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President of Uzbek heading towards landslide victory in elections

Although Shavkat Mirziyoyev may have relaxed some of the policies of his dictatorial predecessors, he has not made any effort to reform politics.

Mirziyoyev took office in 2016 after the death Islam Karimov. He now faces four candidates with low visibility. They sent proxies and didn't show up to the televised debates. Independent candidates were not allowed.

"The other candidates talk only about abstract things, such as strengthening social security, but don't give any details. Akhmed Rahmonov, a political analyst, said that they don't have any real program.

Alisher Qodirov was the only Mirziyoyev opponent to get significant attention in the campaign. He proposed that Uzbeks who work outside of the country pay taxes in Uzbekistan. This is a controversial idea considering the large proportion of the population that relies on remittances from relatives abroad.

Mirziyoyev expressed open disagreement with the proposal. Some observers suggested that Qodirov's party, which is in coalition in the parliament with Mirziyoyev, made the proposal in order to channel votes towards the incumbent.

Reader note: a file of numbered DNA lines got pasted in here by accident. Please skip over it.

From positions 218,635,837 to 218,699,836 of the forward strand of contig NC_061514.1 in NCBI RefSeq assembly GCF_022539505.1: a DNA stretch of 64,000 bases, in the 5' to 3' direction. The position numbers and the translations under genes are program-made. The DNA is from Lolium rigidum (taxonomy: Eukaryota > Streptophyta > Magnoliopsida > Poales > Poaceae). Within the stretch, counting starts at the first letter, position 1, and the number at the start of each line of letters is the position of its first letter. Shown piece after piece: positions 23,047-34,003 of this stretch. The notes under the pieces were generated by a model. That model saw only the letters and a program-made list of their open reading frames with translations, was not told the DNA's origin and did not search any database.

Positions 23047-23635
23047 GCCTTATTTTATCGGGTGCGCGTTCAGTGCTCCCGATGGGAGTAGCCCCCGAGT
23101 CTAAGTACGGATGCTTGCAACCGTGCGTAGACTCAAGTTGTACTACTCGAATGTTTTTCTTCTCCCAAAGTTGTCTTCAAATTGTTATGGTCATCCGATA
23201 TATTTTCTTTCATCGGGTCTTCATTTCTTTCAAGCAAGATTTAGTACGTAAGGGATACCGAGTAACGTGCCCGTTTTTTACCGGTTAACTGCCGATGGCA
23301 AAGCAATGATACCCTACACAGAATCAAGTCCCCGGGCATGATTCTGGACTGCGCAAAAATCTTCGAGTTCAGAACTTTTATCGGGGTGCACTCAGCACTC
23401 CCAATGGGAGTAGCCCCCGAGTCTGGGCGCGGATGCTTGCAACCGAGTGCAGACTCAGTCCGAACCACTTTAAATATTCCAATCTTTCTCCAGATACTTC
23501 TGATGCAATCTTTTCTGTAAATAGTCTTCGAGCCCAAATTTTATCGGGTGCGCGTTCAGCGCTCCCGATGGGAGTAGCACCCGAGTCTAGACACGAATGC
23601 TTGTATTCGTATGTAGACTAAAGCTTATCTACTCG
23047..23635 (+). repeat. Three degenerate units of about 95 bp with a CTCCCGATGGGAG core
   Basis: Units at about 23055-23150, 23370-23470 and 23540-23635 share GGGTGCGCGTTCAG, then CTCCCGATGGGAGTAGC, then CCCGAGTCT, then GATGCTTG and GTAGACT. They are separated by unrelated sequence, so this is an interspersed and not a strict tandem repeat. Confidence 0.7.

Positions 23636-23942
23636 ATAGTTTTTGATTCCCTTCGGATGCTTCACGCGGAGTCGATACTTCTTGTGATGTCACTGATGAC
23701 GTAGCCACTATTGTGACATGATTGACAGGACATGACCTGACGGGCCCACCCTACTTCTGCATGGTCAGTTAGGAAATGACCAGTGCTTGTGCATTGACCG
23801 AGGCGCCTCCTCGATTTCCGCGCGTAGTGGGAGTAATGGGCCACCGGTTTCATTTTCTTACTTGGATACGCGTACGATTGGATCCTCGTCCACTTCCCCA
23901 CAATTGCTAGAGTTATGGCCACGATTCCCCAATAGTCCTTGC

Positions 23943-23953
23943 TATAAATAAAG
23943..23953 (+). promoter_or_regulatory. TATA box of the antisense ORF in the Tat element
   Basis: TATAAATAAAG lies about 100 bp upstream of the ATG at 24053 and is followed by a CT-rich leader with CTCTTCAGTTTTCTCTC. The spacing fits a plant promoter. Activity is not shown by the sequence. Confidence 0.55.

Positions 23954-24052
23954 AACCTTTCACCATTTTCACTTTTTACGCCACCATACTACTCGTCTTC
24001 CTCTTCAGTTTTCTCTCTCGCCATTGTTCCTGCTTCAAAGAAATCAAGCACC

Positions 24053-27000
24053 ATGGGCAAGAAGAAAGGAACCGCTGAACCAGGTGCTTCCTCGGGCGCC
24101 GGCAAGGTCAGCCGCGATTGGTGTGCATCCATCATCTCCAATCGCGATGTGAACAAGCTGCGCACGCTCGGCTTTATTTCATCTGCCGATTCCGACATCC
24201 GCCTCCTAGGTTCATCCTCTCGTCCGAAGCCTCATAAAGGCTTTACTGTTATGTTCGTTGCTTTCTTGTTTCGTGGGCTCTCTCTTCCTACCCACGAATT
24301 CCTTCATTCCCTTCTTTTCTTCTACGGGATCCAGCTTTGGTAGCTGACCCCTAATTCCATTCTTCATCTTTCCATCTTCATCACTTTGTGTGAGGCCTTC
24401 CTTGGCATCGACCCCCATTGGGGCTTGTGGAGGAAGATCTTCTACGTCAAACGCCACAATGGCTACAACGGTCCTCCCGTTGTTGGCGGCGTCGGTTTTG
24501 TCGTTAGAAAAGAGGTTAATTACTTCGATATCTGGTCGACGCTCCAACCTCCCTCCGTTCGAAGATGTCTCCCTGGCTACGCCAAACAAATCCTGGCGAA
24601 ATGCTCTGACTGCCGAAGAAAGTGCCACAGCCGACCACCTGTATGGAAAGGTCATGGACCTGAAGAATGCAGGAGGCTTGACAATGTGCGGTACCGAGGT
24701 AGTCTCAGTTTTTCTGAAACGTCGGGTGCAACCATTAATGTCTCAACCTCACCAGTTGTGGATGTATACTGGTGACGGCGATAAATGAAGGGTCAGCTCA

Mirziyoyev has seen freedom of speech expand compared to the Karimov era's suppression. Independent news media outlets and bloggers have also emerged under his leadership. To counter dissident views, Karimov had tightened restrictions on Islam in the country predominantly Muslim.

He also lifted restrictions on hard currency to encourage foreign investment and attempted to repair the damaged relations with Karimov.

Andrey Kazantsev, of the Moscow State Institute of Foreign Relations, stated that Mirziyoyev had improved relations with the West, Russia and China, as well as resolving conflicts between neighbors, including peaceful interaction with Afghanistan.

Uzbekistan shares a border with Afghanistan of 144 kilometers (89 miles). Uzbekistan has always worried about the possibility that conflicts could escalate. After the Taliban took over the country in August, the ex-Soviet Republic's foreign minister was the first foreign official who visited Afghanistan.

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